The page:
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29 October, 2007

Giving Nation Schools championed at Treasury

Young people from eight schools from around the UK came together this morning at the Citizenship Foundation’s Giving Nation Awards for Charitable Action. Held at the Treasury, the awards celebrated young people’s achievements for charities and their local communities.

Young people at the Giving Nation Awards ceremoney 2007.
Award winners outside the Treasury
Presenting the students with their awards Phil Hope, Minister for the Third Sector said “I congratulate all the winners of the Giving Nation awards. Each of the award winners has shown what a huge difference young people can make by taking an active role in society. At Felpham Community College, the overall winner, charitable activity is a core part of school life that really engages the students with action to improve the lives of others. They are a great example and I’m sure their students will be an inspiration to other young people.

“I want to see more opportunities for young people to get involved with voluntary and charity work. Not only for the benefit of the many people they can help but also for the considerable benefits they get themselves, like learning new skills and a greater understanding of different lives and cultures.”

To enter the awards, schools across the UK wrote diaries on the G-Nation website describing their charitable activity, volunteering and campaigning activities throughout the school year and the impact it had locally and internationally.

Participating schools took part in a wide range of activities for charity, from sponsored head shaving, leg waxing, dog walking, sky diving, to sleeping out for the local homeless charity. Schools also campaigned for a number of causes, from fair trade, child poverty, the global campaign for education, health care for children in Africa to campaigning for more women in Parliament… as a Plumstead Manor student explains:

“We found out that only about 20% of MPs in Parliament are women, which is rubbish! Also only a tiny number are Ethnic Minorities. We wrote letters to Gordon Brown asking him to do something to encourage more women and ethnic minorities to become MPs. Also Jessica started a petition on the 10 Downing Street website. Hopefully Gordon Brown has our letters and will think about having more women and ethnic minorities in Parliament. Anyway hopefully some girls from Plumstead Manor will become MPs and push up the numbers!!!”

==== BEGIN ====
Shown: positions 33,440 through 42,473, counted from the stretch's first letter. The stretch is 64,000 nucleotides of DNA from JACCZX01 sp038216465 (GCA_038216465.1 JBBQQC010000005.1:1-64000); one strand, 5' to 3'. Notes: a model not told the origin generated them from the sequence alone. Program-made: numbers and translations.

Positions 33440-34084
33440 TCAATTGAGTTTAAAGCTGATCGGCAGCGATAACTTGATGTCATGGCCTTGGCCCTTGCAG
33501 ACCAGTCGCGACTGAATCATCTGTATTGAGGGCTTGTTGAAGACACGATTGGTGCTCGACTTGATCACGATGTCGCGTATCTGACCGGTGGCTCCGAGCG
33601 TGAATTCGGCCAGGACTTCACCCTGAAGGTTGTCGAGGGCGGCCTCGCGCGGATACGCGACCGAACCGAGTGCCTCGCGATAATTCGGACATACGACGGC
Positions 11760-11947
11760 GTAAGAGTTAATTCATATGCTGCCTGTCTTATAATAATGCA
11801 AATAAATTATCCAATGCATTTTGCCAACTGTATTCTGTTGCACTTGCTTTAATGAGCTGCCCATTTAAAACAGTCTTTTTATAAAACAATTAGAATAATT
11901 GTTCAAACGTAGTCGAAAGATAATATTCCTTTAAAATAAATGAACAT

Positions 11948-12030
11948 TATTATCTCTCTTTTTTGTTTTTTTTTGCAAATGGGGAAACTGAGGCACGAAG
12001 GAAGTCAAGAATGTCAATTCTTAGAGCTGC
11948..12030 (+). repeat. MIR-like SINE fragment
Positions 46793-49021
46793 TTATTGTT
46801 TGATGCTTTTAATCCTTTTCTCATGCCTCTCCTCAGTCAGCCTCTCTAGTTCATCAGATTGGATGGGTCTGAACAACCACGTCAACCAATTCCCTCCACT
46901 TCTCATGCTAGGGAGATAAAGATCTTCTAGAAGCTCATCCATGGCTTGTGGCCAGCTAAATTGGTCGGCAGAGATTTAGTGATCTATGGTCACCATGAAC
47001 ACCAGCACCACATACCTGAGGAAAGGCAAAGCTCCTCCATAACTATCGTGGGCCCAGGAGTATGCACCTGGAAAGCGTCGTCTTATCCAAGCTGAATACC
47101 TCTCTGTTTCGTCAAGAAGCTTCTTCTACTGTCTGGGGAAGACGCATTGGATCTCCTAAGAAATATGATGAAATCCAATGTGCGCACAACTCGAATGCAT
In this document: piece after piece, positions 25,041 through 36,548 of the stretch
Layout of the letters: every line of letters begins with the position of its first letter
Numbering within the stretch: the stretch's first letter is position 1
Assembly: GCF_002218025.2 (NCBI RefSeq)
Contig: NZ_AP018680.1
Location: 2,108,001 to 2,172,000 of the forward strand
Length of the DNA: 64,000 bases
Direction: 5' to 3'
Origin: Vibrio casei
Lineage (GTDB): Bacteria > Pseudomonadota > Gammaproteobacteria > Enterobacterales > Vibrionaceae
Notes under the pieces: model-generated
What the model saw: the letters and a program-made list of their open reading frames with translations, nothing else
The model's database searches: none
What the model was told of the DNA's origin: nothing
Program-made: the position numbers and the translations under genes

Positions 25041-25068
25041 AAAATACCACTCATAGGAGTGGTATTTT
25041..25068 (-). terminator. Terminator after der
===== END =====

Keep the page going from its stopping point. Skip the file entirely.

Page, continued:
One of the Students from Rushcliffe School in Nottingham spoke about what they had learned from taking part in the awards scheme, “We have supported local as well as national charities. Giving up our time for others has helped us to realise that we can make a big difference. It has created a caring atmosphere where we as pupils realise that we can have an impact on the world around us."

Folkestone Academy students agreed, saying “We all feel really proud of the work we have taken part in this year. We have all realised that we can all make a difference no matter how small and the fact that this has a positive effect on the school and community."

St Joseph’s students spoke about the impact getting involved in charity action has had on the whole school, “Charity work at our school has been very important. We have become a Fair-Trade school giving has also brought popularity to the school. It has made a lot of us aware of what is going on in the world’s markets and other countries. We have learned about the illnesses some people suffer and what can be done to help them. We have learned about some political things like child soldiers and we have had a lot of fun.”